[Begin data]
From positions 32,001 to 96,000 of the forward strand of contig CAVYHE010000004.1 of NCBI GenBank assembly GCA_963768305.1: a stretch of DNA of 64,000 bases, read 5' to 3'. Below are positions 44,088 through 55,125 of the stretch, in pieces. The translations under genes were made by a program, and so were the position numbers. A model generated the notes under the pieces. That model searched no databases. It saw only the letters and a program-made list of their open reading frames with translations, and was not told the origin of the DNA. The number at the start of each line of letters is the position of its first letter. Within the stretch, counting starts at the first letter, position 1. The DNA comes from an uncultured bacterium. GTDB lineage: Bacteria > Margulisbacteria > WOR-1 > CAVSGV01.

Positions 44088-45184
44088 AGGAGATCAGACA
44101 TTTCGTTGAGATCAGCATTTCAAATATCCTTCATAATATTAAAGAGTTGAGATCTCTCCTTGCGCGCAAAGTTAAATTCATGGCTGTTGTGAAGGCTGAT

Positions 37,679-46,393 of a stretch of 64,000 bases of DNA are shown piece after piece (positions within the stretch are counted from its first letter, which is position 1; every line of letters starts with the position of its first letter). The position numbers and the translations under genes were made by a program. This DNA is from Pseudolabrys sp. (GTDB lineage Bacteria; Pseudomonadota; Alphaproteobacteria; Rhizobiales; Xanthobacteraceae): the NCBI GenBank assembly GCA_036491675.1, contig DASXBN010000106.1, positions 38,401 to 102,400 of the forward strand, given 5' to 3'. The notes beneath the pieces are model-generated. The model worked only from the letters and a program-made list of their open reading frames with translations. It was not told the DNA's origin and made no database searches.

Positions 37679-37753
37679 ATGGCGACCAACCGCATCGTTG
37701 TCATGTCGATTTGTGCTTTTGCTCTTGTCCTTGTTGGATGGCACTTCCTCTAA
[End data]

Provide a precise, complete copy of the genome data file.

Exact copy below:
From positions 32,001 to 96,000 of the forward strand of contig CAVYHE010000004.1 of NCBI GenBank assembly GCA_963768305.1: a stretch of DNA of 64,000 bases, read 5' to 3'. Below are positions 44,088 through 55,125 of the stretch, in pieces. The translations under genes were made by a program, and so were the position numbers. A model generated the notes under the pieces. That model searched no databases. It saw only the letters and a program-made list of their open reading frames with translations, and was not told the origin of the DNA. The number at the start of each line of letters is the position of its first letter. Within the stretch, counting starts at the first letter, position 1. The DNA comes from an uncultured bacterium. GTDB lineage: Bacteria > Margulisbacteria > WOR-1 > CAVSGV01.

Positions 44088-45184
44088 AGGAGATCAGACA
44101 TTTCGTTGAGATCAGCATTTCAAATATCCTTCATAATATTAAAGAGTTGAGATCTCTCCTTGCGCGCAAAGTTAAATTCATGGCTGTTGTGAAGGCTGAT

Positions 37,679-46,393 of a stretch of 64,000 bases of DNA are shown piece after piece (positions within the stretch are counted from its first letter, which is position 1; every line of letters starts with the position of its first letter). The position numbers and the translations under genes were made by a program. This DNA is from Pseudolabrys sp. (GTDB lineage Bacteria; Pseudomonadota; Alphaproteobacteria; Rhizobiales; Xanthobacteraceae): the NCBI GenBank assembly GCA_036491675.1, contig DASXBN010000106.1, positions 38,401 to 102,400 of the forward strand, given 5' to 3'. The notes beneath the pieces are model-generated. The model worked only from the letters and a program-made list of their open reading frames with translations. It was not told the DNA's origin and made no database searches.

Positions 37679-37753
37679 ATGGCGACCAACCGCATCGTTG
37701 TCATGTCGATTTGTGCTTTTGCTCTTGTCCTTGTTGGATGGCACTTCCTCTAA